21 October 2021
M2A Breaking News – October 2021
Spain plans ban of plastic packaging for fruits and vegetables
Following France’s example, Spain’s Ministry for Ecological Transition is drafting a decree to ban the sale of produce wrapped in plastic by 2023; wants to discourage sales of drinks in single-use plastic bottles by encouraging the installation of drinking fountains and bottle reuse systems
The Spanish Ministry for Ecological Transition is drafting a decree that will ban grocers from selling produce that weighs less than 1.5 kg in plastic packaging by 2023. The exact list of which products must comply with the new ordinance will be developed by Spain’s Food Safety and Nutrition Agency. In addition to removing plastic from fruit and vegetable sales, the Ministry also wants to reduce 50% sales of drinks in plastic bottles by 2030 through the installation of drinking fountains and the development of reuse systems.
The Spanish decree is based heavily on a piece of legislation France passed as part of the country’s single-use plastics ban. Both Spanish and French bans make exceptions for foods at risk of deteriorating when sold loose. France’s ban will go into effect beginning January 2022. Spain’s decree is still in development, but ministerial sources does not report if other aspects of single-use plastic packaging in grocery stores will be affected. Produce stickers, for example, are included in the French ban unless they are made of paper or another compostable material.
California legislature passes bill targeting Pfas in food packaging and cookware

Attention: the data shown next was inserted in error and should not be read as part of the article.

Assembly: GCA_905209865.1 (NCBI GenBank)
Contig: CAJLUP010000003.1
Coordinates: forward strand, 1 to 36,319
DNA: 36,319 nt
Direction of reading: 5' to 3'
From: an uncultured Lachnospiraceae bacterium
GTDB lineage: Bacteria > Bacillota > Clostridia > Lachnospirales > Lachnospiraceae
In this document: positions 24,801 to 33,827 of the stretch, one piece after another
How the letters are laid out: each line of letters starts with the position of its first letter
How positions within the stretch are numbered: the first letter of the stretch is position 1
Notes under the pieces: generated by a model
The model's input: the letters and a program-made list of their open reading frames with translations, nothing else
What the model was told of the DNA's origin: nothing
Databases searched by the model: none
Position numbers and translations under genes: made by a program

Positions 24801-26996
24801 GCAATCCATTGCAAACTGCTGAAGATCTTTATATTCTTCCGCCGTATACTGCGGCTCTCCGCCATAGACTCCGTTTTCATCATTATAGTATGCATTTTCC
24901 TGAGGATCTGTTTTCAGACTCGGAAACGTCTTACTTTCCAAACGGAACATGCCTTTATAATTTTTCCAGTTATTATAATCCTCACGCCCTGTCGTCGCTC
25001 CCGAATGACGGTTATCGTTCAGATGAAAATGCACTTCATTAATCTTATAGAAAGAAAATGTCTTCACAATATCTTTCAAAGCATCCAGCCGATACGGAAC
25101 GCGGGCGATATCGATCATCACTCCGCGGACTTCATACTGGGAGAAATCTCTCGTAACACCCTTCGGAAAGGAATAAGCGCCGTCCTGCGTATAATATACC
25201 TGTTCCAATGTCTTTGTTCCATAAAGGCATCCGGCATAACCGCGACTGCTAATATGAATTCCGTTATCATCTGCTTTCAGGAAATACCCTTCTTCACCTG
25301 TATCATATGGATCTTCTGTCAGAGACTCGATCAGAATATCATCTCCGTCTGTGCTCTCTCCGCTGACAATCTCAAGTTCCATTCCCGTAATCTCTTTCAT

The bill prohibits the sale of plant fibres-based food packaging that contains PFAS that has been intentionally added to have a functional or technical in the product, or is present in the product at or above 100 parts per million
The California legislature passed AB 1200, known as the California Safer Food Packaging Cookware Act of 2021, on September 7, 2021, and was enrolled and presented to the governor for signature on September 13, 2021. The bill bans the use of perfluorinated and polyfluorinated alkyl substances (PFAS) in food packaging composed in substantial part of paper, paperboard, or other materials derived from plant fibres. It also requires warning labels on cookware to which PFAS was intentionally added. Similar to other state laws on PFAS in food packaging, the California bill defines PFAS as “fluorinated organic chemicals containing at least one fully fluorinated carbon atom.”
It also requires, as of January 1, 2024, manufacturers of cookware that contains any chemical on the state’s Green Chemistry list of chemicals of concern to list the presence of those chemicals on the product label, and to post this information on the internet, along with a link to the authoritative lists for the relevant substances.
Finally, it prohibits cookware manufacturers from claiming that cookware is free of any specific chemical on the list if the chemical belongs to the same chemical group or class of chemicals that are listed, effective January 1, 2023.